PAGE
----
Il Canto - Hotel Certosa de Maggiano
- Caracoles al verde
- Coctel de gambas rojas
- Pan de campaña, tomate y puré de berenjena quemada
- Raviolis de romero en caldo de garbanzos con callos de bacalao y lechuga de mar
- Risotto con alcaparras, piñones tostados y aceite de oliva
- Riñón de ternera asado con fresas, ruibardo y té de rosas
- Graso y magro de cerdo con col negra
Anna Claudia Grossi and Paolo Lopriore make an idyllic professional team. Each of them deserves the other. Anna, who is the owner, along with her family, takes care of the palace. Hotel Certosa di Maggiano is a paradisiacal monastery built in 1314 situated in the countryside near Siena, and an utter oasis of fine living. Otherwise she focuses on the disciplined, even stubbornly blind faith she places in the on-sight artist, Paolo, urging him to develop the most avant-garde cuisine in all of Italy.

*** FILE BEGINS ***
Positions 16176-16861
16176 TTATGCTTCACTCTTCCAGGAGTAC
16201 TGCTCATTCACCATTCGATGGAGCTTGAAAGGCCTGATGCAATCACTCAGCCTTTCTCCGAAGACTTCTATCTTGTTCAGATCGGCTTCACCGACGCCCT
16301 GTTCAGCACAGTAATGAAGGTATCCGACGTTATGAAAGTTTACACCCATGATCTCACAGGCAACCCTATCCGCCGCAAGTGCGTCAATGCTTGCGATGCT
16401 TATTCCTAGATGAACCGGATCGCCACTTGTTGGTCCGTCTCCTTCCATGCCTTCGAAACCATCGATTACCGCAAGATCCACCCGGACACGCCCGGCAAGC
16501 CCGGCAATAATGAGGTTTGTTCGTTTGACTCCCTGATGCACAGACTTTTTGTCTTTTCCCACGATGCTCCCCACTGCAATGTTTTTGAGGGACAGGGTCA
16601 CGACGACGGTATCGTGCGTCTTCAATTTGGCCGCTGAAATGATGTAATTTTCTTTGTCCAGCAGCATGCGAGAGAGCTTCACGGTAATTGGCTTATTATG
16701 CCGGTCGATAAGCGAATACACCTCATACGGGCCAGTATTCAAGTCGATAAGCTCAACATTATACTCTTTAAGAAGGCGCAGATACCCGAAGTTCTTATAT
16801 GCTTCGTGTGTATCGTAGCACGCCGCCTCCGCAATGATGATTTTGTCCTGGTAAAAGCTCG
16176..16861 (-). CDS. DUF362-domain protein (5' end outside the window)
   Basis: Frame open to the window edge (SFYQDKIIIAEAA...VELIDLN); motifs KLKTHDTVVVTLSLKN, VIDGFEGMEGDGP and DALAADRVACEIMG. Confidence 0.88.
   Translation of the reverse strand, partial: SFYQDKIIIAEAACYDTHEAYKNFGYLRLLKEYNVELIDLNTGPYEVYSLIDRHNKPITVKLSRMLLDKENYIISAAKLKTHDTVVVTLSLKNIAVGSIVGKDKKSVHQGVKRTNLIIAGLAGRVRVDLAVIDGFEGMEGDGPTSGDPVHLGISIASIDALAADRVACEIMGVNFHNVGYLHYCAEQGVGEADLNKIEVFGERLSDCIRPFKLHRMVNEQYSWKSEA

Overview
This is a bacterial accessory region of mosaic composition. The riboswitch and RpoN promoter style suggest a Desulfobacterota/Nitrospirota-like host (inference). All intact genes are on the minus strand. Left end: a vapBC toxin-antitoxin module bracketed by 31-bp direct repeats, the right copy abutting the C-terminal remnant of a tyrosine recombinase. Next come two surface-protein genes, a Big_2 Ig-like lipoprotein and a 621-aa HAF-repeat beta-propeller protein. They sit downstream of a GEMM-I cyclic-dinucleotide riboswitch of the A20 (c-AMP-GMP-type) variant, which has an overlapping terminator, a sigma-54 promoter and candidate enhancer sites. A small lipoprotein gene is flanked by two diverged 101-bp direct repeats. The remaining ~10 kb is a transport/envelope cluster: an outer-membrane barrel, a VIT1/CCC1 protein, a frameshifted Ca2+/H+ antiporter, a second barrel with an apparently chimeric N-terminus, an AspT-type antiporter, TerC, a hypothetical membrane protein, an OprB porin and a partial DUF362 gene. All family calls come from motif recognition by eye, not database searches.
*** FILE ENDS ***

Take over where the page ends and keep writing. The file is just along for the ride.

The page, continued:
This is what Lopriore, a disciple of Gualtiero Marchesi, dedicates himself to – creation, creation, creation. In all honesty, Lopriore is one of the few true geniuses in the world to live behind the rings. And we say live, because on top of imagining the gastronomic unimaginable, he is an artisan that puts himself into each and every dish he composes and who manages to combine fantasy and virtuosity. There are dishes that the guest will not be able to discern whether they are human or divine. The project is so earthshaking, so brilliant… that even the most advanced minds and palates sometimes feel lost. Ladies and gentlemen, this is a unique chef who succeeds in capturing a new concept of taste. An artist of universal renown that paints a distant and very Italian gastronomic universe.